Churches and sanctuaries

 

The churches in the Aosta valley have undergone many transformations to adapt to changes in use and taste, and are testimony to many historical-artistic stages, in an overlapping of centuries and styles.

 

The Early-Christian period: the foundations of Christianity

The remains of Paleochristian buildings (5th to 6th century) attest to the early diffusion of Christianity in the Aosta Valley. The foundations of the Church of San Lorenzo and of the original cathedral can be seen in Aosta.

 

Romanesque architecture: building a medieval landscape

In the 11th century, Saint Bernard and Saint Anselm make the Aosta Valley a religious centre of European importance along the Via Francigena.

The two religious masterpieces of medieval Aosta take shape: the cathedral and the church of Sant'Orso. Churches, bell towers and rural chapels become a visible and common aspect of the Middle Ages in the Aosta Valley landscape.

 

Architecture and frescoes, art of prayer

The Late-Medieval religious architecture (13th - 15th centuries) is found in the whole of the Valle d'Aosta: in the reconstruction of the cathedral’s cloister and the remaking of the façade of Sant’Orso in Aosta; in the parish church in Challant-Saint-Victor; in the simple chapel with a Gothic bell tower in Moron; in the International Gothic parish church in Antey-Saint-André; in Santa Maria in Villeneuve; in the bell tower of the parish church of San Maurizio in Sarre.

Sometimes the Medieval period is recognised in details; this is the case of the crypt and the apsis of the church of Saint-Vincent, the vaults made from tuff stone of the 15th century in Sant'Orso church of Derby, the Gothic vaults and the door dating back to the late 1400s in the church of San Martino in Arnad, or the many precious details in the impressive collegiate church of Saint-Gilles in Verrès.

Often, Middle Ages architecture is found in single features. It is the case of: the crypt and the apses of the parish church of Saint-Vincent; the 15thcentury vaults made of tufa stone in the Sant'Orso church of Derby; the late 15th century Gothic vaults and portal in the church of San Martino at Arnad; the many precious details in the impressive Saint Gilles collegiate church at Verrès.

Among the frescoed medieval churches, don't miss: the church of Sant'Ilario at Gignod, whose 15thcentury frescos are among the best in the whole Aosta Valley; the chapel of la Madeleine at Gressan, a simple Romanesque rural church with amazing 15thcentury paintings in its interior and on the façade; the little church of Saint-Solutor at Fleuran (Issogne), whose façade is decorated with frescos ofrom 1424.   

 

Renaissance and baroque: the decoration is sacred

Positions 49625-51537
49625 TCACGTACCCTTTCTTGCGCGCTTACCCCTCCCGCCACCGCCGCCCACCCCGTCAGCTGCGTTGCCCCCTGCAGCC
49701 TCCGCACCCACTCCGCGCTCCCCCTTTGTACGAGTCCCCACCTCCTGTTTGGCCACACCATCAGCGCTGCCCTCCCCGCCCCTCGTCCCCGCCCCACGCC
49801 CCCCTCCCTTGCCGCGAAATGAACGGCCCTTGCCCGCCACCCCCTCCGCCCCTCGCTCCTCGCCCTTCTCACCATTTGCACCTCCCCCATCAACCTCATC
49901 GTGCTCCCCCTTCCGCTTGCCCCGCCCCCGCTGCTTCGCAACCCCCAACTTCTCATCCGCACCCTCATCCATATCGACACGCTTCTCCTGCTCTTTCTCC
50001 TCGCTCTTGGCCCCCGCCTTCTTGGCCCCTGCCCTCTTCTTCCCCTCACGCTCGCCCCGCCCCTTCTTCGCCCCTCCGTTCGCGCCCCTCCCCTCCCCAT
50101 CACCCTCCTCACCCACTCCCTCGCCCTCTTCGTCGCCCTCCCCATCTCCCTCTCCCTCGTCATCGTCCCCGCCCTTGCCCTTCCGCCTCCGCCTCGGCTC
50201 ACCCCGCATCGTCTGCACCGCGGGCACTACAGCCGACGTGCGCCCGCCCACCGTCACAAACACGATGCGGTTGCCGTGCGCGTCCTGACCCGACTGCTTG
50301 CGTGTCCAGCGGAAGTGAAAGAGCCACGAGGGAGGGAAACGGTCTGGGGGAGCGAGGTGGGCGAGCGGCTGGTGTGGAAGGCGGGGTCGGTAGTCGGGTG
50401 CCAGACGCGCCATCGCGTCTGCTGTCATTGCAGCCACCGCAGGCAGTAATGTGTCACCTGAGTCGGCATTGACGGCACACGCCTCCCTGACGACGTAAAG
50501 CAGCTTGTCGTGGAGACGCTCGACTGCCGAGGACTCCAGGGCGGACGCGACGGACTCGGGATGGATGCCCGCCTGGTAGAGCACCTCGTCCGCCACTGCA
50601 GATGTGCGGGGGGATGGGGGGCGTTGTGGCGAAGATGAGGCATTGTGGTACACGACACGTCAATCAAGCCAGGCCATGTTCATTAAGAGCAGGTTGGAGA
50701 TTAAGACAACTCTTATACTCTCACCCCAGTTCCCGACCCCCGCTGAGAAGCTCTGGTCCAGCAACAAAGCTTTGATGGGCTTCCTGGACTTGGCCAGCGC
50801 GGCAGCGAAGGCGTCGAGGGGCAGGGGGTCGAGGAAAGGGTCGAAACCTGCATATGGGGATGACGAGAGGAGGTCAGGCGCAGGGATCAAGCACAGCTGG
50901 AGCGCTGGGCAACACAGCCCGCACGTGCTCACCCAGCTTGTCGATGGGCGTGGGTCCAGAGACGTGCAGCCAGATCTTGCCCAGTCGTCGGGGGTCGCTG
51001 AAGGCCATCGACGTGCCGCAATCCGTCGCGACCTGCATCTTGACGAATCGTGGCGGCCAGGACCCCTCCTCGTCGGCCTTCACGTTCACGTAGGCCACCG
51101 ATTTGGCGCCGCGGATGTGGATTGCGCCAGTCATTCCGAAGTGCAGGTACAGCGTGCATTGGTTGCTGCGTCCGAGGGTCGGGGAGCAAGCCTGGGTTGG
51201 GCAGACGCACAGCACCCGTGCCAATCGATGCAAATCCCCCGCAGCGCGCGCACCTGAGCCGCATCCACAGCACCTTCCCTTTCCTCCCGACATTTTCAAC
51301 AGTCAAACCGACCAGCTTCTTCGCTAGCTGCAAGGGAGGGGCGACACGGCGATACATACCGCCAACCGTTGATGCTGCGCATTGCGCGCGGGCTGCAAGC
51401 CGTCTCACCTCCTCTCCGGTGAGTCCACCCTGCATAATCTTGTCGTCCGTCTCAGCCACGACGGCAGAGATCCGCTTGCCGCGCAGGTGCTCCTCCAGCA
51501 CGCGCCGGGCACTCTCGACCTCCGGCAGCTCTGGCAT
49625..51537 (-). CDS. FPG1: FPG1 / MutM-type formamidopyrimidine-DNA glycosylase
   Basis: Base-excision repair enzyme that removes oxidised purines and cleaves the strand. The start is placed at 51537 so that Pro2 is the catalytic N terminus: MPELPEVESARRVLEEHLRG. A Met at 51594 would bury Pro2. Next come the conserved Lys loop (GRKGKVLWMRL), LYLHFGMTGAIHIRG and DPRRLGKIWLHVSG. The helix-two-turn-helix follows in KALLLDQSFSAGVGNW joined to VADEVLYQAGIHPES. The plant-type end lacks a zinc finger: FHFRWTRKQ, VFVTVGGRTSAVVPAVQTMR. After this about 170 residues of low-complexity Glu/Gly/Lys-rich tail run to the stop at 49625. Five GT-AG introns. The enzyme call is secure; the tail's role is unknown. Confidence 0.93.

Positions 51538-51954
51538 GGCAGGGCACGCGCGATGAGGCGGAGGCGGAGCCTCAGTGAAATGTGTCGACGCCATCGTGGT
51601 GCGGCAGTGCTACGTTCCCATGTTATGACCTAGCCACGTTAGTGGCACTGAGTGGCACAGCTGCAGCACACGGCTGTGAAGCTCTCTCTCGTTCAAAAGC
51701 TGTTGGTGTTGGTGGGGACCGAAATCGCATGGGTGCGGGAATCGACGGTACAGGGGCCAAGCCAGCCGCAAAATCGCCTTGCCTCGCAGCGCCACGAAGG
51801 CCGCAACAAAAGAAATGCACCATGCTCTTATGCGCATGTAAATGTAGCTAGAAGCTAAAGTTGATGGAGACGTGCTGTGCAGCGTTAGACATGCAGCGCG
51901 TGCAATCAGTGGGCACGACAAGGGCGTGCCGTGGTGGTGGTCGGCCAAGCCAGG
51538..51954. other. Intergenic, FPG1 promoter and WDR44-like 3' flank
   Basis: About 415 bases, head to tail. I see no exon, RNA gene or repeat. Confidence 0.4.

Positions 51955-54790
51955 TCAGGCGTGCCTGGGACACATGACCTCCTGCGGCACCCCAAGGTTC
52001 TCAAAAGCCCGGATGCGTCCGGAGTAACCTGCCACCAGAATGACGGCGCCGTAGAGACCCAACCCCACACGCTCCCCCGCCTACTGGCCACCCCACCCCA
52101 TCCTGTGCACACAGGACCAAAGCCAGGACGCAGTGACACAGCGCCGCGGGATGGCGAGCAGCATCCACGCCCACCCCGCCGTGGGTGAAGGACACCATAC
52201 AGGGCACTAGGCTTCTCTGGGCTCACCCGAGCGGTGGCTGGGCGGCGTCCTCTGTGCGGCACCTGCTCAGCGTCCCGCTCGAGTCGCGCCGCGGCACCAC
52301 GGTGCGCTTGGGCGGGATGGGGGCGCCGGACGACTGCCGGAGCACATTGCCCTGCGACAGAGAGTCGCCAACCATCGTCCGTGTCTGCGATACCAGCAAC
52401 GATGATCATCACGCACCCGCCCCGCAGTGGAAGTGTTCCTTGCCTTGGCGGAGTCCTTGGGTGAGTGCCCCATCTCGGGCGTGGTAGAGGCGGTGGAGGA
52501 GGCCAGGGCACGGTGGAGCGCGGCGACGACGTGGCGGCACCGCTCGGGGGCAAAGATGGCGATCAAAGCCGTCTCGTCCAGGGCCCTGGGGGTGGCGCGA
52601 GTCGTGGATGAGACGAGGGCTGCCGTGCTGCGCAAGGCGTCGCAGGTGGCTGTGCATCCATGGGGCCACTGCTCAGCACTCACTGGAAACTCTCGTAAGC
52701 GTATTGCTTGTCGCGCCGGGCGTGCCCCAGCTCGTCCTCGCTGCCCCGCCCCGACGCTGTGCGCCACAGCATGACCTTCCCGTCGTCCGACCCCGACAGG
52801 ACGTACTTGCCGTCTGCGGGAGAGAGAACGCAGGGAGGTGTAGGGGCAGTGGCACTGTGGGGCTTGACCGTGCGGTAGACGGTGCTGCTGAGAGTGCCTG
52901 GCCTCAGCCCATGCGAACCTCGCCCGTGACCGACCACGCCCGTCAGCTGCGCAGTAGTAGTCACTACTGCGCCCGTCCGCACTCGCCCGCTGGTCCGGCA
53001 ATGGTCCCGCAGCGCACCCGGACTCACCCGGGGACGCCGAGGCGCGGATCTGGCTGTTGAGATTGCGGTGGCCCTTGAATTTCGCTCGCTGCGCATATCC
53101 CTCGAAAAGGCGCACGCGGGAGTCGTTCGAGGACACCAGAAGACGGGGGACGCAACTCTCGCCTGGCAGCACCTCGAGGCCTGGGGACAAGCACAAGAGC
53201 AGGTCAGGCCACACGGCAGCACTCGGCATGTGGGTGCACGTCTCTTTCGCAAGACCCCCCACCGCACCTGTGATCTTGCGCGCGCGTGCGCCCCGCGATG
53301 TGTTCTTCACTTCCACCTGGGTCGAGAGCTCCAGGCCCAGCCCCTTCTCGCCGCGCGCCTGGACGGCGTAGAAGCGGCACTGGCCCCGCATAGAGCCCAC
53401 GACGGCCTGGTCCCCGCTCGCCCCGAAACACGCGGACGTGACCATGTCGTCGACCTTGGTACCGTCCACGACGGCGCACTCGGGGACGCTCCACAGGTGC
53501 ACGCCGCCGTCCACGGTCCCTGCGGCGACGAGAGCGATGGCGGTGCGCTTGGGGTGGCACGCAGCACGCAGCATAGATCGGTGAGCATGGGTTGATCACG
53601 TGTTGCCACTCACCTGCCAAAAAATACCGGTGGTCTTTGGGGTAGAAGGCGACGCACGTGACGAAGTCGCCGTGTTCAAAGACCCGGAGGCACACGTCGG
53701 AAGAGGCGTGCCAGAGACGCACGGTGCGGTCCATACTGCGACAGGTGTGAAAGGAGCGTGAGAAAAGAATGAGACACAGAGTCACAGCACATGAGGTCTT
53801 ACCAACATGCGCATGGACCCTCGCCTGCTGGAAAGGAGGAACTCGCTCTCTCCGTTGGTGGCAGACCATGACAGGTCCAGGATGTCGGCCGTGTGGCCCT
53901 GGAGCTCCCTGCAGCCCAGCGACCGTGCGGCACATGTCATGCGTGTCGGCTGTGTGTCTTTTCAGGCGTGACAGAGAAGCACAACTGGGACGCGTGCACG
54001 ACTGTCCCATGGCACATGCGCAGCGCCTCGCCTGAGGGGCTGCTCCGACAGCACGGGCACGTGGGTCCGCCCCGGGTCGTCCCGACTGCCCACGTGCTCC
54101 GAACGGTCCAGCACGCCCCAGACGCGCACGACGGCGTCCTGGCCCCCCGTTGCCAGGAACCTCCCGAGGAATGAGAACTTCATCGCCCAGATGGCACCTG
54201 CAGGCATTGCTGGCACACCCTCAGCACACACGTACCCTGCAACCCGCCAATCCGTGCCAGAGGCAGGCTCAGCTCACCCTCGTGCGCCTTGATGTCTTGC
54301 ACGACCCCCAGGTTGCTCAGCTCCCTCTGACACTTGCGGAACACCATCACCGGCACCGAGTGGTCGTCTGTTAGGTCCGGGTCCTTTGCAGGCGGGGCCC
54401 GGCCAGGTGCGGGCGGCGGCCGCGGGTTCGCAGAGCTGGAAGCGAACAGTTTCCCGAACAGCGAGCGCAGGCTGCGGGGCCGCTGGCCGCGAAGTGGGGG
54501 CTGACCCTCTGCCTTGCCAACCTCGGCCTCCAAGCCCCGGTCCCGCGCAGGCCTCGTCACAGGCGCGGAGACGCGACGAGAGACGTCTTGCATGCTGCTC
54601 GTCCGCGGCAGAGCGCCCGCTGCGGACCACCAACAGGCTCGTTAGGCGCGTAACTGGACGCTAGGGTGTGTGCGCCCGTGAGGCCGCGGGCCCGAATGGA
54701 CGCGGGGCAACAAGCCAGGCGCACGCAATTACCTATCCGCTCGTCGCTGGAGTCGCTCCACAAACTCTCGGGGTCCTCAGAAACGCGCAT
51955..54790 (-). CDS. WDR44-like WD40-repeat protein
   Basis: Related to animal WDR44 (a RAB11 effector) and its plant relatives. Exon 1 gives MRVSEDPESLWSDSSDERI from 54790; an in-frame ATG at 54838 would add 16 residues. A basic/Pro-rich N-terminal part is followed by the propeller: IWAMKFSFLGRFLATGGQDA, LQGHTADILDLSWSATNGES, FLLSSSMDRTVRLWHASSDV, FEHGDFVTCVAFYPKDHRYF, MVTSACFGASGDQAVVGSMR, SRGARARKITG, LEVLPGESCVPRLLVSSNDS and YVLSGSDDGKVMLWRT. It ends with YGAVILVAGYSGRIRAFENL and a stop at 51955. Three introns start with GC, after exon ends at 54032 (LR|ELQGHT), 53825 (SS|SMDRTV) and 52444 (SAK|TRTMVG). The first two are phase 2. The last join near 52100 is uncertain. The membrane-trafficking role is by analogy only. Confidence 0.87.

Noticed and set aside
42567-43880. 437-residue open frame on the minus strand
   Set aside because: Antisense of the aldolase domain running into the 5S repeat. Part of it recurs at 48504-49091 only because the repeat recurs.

Between the end of the 15thcentury and the first years of the 16thcentury, Georges de Challant, prior of Sant’Orso and great humanist and patron, built the priory of Sant'Orso next to the church. It is a sumptuous palace inspired by the contemporary public buildings of Piedmont and Lombardy. It is a combination of old and new styles: the façade is Renaissance, while other features such as the octagonal tower and the ogives are reminescent of Gothic architecture.

Pure Renaissance style can be found in the façade of the cathedral of Aosta. Its elegant frontage, finished in 1526, is embellished with statues and frescos.

In 1563, with the relocation of the Sabaud capital from Chambéry to Turin, the Aosta Valley became a province of borders, also from an artistic point of view. In the meantime the Counter-Reformation obliged to renovate the churches; however, the difficult economic situation of the Valle d’Aosta did not allow for the construction of new buildings and the renovations were limited to inside where frescoes and amazing baroque altars were added to existing buildings. 

The 17thcentury was characterised by a more austere form of Baroque, still conditioned by Gothic essentiality and by Renaissance rigour. The 18thcentury, though, was the golden era of the rococo style: engravings, painted and gilded statues and solomonic columns flourished. This ornamental profusion are found in the façade and in the altar of the parish church of Issime.

 

Hermitages and sanctuaries, refuges of the soul

Hermitages and sanctuaries built in solitary spots on the slopes of the mountains indicate a return to the more traditional forms of local culture.

Dedicated to a popular, simple and moving religion, the sanctuaries welcome the suggestions of popular devotion: the chance rediscovery of statues of the Madonna and the collection of ex-votos are at the origin of many sanctuaries in the Aosta Valley.

 

Notre-Dame-de-la-Guérison

Notre-Dame-de-la-Guérison

The sanctuary stands in a beautiful position on the road to the Val Veny and with the Brenva glacier in the background.

Plout Sanctuary

Plout Sanctuary

The ancient Plout Sanctuary dedicated to "Notre Dame du Tout Pouvoir", is a destination of frequent pilgrimages and the object of a well-established popular devotion.

Perloz Sanctuary

Perloz Sanctuary

The sanctuary of Madonna della Guardia in Perloz dates back to the 12th century. Inside, the rib vaults were completely frescoed in the 19th century.

Machaby Sanctuary

Machaby Sanctuary

The sanctuary dedicated to the Madonna delle Nevi stands between chestnut woods at 696 metres metres above sea level in the Machaby valley (Arnad). 

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